There's no question that Old Spice's current marketing campaign has transformed Isaiah Mustafa, the award-winning ads' hypnotically charismatic black spokesperson, into a pop-culture icon. Nearly 100 million viewers have watched him chastise unmanly men and straddle horses on YouTube. The ads have also earned Mustafa, a former NFL player who'd had bit parts on shows like "Ugly Betty," a lead role in a Tyler Perry movie and a talent deal with NBC. But will the prominence of a black Old Spice Guy have spin-off benefits for other African-American men? (Watch the Old Spice Guy's farewell)
Yes, the campaign is a big step forward: Not long ago, black men had two possible roles in advertising: "Violent savage or passive, simple-minded gofers," says Cord Jefferson in The Root. "A muscular black man addressing America's 'ladies'—not just black ladies, but all ladies—in a sexualized tone could have gotten him killed." This sophisticated, intelligent Old Spice Guy throws such notions out the window.
"Why the Old Spice Guy is good for Black America"
Mustafa is good for America, period: There is something affirmatively "post-racial" about the casting of a black man (with a Muslim name, no less) as a mainstream sex symbol, says Tricia Romano in The Daily Beast. "One could argue that having a handsome black president has softened a lot of people’s ideas... Obama’s shaky polls notwithstanding." Let's hope Mustafa paves the way for greater diversity in pop culture.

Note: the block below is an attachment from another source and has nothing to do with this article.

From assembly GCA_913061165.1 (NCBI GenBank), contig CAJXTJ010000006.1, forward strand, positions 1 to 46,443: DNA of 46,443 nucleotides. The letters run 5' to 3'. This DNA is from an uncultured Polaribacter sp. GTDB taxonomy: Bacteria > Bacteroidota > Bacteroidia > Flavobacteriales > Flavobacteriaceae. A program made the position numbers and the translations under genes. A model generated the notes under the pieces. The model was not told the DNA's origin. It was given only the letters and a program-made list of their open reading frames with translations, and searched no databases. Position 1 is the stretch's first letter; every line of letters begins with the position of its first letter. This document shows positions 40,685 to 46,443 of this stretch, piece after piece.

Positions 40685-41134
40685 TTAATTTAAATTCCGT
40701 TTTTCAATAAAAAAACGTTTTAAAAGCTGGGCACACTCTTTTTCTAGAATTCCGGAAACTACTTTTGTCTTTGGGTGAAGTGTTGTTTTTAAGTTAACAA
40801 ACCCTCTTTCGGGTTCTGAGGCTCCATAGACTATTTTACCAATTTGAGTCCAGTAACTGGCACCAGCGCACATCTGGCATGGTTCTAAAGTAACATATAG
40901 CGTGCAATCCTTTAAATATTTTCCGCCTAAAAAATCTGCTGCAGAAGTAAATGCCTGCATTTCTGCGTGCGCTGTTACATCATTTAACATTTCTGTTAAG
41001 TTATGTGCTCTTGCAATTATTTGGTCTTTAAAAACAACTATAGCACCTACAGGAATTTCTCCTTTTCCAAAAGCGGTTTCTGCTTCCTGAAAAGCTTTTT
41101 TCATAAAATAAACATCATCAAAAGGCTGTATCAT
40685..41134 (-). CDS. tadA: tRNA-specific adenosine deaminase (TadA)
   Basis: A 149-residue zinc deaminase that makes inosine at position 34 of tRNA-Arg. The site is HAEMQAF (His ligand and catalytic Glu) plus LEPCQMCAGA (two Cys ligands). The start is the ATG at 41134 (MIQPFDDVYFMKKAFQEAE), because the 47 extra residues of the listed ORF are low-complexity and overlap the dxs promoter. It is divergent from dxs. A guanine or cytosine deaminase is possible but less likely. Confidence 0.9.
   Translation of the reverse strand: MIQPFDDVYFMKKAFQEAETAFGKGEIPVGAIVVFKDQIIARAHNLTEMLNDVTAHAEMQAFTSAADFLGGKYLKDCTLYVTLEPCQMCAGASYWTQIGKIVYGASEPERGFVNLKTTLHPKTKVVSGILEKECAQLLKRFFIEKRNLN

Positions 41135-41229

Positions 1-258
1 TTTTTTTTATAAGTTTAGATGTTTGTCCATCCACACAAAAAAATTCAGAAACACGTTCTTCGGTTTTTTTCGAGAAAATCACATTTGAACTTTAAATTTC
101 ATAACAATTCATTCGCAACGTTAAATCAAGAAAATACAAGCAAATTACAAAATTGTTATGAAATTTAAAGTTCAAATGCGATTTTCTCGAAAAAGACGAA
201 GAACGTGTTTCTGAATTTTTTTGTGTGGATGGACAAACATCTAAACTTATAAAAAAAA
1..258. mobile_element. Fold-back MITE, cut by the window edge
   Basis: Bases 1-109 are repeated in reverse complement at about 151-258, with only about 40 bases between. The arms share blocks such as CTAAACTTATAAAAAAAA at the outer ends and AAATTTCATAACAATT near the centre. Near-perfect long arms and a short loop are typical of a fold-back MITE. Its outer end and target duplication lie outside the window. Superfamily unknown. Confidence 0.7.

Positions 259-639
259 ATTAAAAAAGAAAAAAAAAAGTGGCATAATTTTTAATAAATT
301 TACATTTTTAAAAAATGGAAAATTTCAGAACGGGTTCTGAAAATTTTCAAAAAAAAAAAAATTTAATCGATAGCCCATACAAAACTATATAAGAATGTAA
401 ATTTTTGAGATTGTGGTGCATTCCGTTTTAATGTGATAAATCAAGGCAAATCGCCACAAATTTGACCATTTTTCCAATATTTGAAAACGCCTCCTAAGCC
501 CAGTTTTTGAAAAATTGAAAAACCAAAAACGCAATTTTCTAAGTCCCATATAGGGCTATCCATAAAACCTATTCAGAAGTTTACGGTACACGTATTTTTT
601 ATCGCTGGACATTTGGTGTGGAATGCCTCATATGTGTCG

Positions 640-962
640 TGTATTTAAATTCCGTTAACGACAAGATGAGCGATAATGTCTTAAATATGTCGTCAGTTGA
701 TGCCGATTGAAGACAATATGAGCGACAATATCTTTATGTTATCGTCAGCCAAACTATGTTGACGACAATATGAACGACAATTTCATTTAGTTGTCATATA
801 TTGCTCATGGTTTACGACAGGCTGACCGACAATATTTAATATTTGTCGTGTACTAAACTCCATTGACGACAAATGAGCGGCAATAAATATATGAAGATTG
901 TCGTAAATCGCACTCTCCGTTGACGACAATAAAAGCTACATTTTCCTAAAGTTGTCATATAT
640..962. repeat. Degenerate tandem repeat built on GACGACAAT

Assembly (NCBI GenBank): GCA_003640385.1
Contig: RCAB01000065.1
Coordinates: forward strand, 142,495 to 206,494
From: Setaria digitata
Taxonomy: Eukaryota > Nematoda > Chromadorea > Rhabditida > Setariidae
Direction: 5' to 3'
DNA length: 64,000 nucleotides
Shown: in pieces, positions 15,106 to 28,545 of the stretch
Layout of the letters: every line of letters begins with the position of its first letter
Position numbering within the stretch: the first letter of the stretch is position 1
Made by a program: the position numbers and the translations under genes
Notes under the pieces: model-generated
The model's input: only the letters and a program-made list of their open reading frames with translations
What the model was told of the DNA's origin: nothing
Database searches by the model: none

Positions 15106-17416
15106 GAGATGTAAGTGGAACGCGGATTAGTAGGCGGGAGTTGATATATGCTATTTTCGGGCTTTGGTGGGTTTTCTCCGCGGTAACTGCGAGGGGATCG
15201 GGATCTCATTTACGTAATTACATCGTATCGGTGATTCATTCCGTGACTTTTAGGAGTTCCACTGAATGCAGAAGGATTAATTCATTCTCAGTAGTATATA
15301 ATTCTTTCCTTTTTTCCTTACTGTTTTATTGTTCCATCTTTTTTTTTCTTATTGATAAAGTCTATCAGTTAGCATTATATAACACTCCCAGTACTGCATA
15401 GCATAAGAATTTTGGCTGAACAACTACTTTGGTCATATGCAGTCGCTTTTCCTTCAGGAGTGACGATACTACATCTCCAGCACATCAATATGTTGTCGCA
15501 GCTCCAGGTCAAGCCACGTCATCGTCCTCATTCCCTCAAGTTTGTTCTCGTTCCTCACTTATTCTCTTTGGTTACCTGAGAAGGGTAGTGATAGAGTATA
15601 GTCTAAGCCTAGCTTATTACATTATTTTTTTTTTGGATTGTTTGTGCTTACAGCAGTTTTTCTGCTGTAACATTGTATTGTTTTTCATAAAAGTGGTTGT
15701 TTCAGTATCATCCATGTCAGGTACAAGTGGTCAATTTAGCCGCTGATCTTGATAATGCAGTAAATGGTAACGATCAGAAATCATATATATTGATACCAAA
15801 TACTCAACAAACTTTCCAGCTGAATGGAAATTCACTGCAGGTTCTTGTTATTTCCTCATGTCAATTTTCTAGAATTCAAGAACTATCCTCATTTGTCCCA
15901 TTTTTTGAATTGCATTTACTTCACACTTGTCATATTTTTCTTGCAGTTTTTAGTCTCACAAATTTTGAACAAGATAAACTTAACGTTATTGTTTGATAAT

"The Old Spice Man's internet triumph"
But is his race really such a big deal, at this point? Mustafa wasn't chosen "because we have a black president," says Dodai Stewart in Jezebel. "We have a black president because we're living in a time when Isaiah Mustafa can be cast as the Old Spice Guy." With diverse representations of black men in TV shows from "The Wire" to "30 Rock" to "Lost," African-Americans are no longer conspicuously invisible.
"Did Obama prepare America for the Old Spice Guy?"
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